Barely a mile from the southern shore of the Salton Sea — an accidental lake deep in the California desert, a place best known for dust and decay — a massive drill rig stands sentinel over some of the most closely watched ground in American energy.
There’s no oil or natural gas here, despite a cluster of Halliburton cement tanks and the hum of a generator slowly pushing a drill bit through thousands of feet of underground rock. Instead, an Australian company is preparing to tap a buried reservoir of salty, superheated water to produce renewable energy — and lithium, a crucial ingredient in electric car batteries.
The $500-million project is finally getting started after years of hype and headlines about the Imperial Valley someday becoming a powerhouse in the fight against climate change. The developer, Controlled Thermal Resources, began drilling its first lithium and geothermal power production well this month, backed by millions of dollars from investors including General Motors.
If the “Hell’s Kitchen” project succeeds — still a big “if” — it will be just the second commercial lithium producer in the United States. It will also generate clean electricity around the clock, unlike solar and wind farms that depend on the weather and time of day.
“We know we can do it. Now it’s a matter of how well can we do it,” said Jim Turner, Controlled Thermal’s chief operating officer.
On a hot afternoon last week, hard-hatted workers crowded onto a platform next to the 170-foot derrick, using their hands to remove clumps of clay being coughed up from underground and threatening to slow the drill bit’s descent.
Other than that unexpected hitch, the operation was going smoothly. The drill had reached a depth of about 900 feet, on its way to a reservoir that seismic surveys showed would begin at about 4,000 feet, with temperatures of at least 600 degrees Fahrenheit.
The briny water is rich with lithium and other valuable minerals. Controlled Thermal is eager to reach that lucrative deposit.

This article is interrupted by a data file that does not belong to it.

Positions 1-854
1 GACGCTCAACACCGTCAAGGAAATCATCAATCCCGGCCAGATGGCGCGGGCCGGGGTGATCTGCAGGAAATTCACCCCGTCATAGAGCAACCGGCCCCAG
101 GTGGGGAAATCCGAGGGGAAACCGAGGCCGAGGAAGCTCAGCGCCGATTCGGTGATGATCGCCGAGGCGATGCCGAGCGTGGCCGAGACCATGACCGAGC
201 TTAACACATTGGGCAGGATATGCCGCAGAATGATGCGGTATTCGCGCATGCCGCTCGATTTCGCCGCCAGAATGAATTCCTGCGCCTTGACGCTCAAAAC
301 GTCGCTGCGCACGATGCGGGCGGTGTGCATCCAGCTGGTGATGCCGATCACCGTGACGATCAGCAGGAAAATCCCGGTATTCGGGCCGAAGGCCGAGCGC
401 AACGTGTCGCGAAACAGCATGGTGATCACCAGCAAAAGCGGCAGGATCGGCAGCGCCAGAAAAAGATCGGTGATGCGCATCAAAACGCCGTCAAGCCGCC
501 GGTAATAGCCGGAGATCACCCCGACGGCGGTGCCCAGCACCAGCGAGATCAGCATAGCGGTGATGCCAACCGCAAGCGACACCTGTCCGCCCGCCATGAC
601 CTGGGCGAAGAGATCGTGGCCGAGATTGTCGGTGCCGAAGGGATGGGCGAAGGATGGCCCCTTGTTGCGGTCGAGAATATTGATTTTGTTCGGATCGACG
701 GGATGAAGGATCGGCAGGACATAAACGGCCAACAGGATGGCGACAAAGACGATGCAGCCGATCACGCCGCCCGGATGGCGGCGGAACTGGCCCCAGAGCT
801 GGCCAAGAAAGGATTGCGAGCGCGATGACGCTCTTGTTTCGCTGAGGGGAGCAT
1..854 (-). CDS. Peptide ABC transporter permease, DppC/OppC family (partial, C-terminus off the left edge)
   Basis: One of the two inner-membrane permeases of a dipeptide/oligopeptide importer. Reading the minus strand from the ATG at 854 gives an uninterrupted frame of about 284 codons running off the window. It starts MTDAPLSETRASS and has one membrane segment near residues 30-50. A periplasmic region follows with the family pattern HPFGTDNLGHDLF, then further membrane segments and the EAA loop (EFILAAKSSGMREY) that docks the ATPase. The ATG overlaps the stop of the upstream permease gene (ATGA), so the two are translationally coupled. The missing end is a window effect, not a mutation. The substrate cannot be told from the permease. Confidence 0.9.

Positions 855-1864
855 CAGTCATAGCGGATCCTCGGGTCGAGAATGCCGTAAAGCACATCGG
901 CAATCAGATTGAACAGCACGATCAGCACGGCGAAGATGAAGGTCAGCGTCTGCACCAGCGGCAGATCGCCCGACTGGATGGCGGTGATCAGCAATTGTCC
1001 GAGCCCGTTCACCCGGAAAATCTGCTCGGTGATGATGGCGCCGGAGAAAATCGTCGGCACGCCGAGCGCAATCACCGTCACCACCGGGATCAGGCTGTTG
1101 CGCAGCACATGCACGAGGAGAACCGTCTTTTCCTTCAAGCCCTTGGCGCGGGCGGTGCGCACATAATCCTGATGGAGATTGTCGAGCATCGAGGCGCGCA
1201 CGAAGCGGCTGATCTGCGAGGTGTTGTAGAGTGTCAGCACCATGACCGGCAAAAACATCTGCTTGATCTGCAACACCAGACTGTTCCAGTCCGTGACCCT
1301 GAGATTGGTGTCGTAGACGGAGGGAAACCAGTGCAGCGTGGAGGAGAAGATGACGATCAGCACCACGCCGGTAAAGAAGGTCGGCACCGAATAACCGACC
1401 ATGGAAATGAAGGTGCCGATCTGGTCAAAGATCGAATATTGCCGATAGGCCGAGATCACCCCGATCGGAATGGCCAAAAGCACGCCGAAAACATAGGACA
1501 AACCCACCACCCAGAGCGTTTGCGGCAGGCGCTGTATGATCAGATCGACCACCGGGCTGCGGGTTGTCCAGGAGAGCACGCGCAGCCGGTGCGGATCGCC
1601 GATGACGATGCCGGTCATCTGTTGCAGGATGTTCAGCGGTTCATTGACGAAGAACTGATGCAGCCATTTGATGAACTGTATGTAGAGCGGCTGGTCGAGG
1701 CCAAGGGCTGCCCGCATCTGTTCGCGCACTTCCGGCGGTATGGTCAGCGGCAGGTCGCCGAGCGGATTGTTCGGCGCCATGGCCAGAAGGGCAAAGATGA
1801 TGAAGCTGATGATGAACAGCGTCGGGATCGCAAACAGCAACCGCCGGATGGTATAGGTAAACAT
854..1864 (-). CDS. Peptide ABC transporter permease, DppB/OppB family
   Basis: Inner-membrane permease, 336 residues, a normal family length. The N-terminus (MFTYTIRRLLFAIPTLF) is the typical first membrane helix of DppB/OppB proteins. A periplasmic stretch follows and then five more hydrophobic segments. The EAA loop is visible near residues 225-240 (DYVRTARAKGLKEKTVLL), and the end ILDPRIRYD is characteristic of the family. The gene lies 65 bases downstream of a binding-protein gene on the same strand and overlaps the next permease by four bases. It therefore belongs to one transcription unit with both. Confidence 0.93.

“If we’re lucky, we’ll finish [drilling] before 40 days. But you don’t know until you actually get down there,” Turner said.
There are already 11 geothermal power plants in the area, churning out emissions-free energy for California and Arizona. They take advantage of a natural geothermal hot spot, where heat from the Earth’s core radiates outward and warms water trapped in underground rock formations.
Energy companies drill down and bring the superheated water to the surface, where the drop in pressure causes it to “flash” from a liquid to a gas, creating bursts of steam that can turn turbines and generate electricity.
At the end of the process, the brine is injected back underground, replenishing the reservoir. The main byproduct is water vapor.
The technology is expensive, and for years development had ground to a halt. But now California is swimming in cheap solar and wind power, and officials are scrambling for clean-energy resources that can be counted on 24/7, especially after sundown.
California’s first new geothermal plant in nearly a decade recently started construction in Mono County. The Imperial Irrigation District, meanwhile, has agreed to buy most of the 50 megawatts of power that Controlled Thermal would initially generate.
Still, the Hell’s Kitchen project might not have reached this stage without booming demand for lithium-ion batteries.
General Motors plans to introduce 30 electric vehicle models by 2025 and to stop selling gasoline-fueled cars by 2035, in line with Gov. Gavin Newsom’s target for California. Ford expects to invest $22 billion in EVs over the next few years, including the all-electric F-150 Lightning pickup truck. Overall, Consumer Reports says nearly 100 battery-electric cars are set to debut by 2024.
As prices have fallen, batteries have also become popular among utility companies looking to balance out solar and wind power, and among homes looking for blackout insurance. There are already 60,000 residential batteries in California, and that number is expected to grow substantially as the electric grid is battered by more extreme fires and storms fueled by climate change.
Those energy storage systems will require huge amounts of lithium. Industry data provider Benchmark Mineral Intelligence projects that demand for the metal — sometimes known as “white gold” — will grow from 429,000 tons this year to 2.37 million tons in 2030.
Today, most of the world’s lithium comes from destructive evaporation ponds in South America and hard-rock mines in Australia. Proposals for new lithium mines in the United States — including the Thacker Pass project on federal land in Nevada and plans for drilling just outside Death Valley National Park — face fierce opposition from conservationists and Native American tribes.
The Imperial Valley resource, by comparison, could offer vast new lithium supplies with few environmental drawbacks.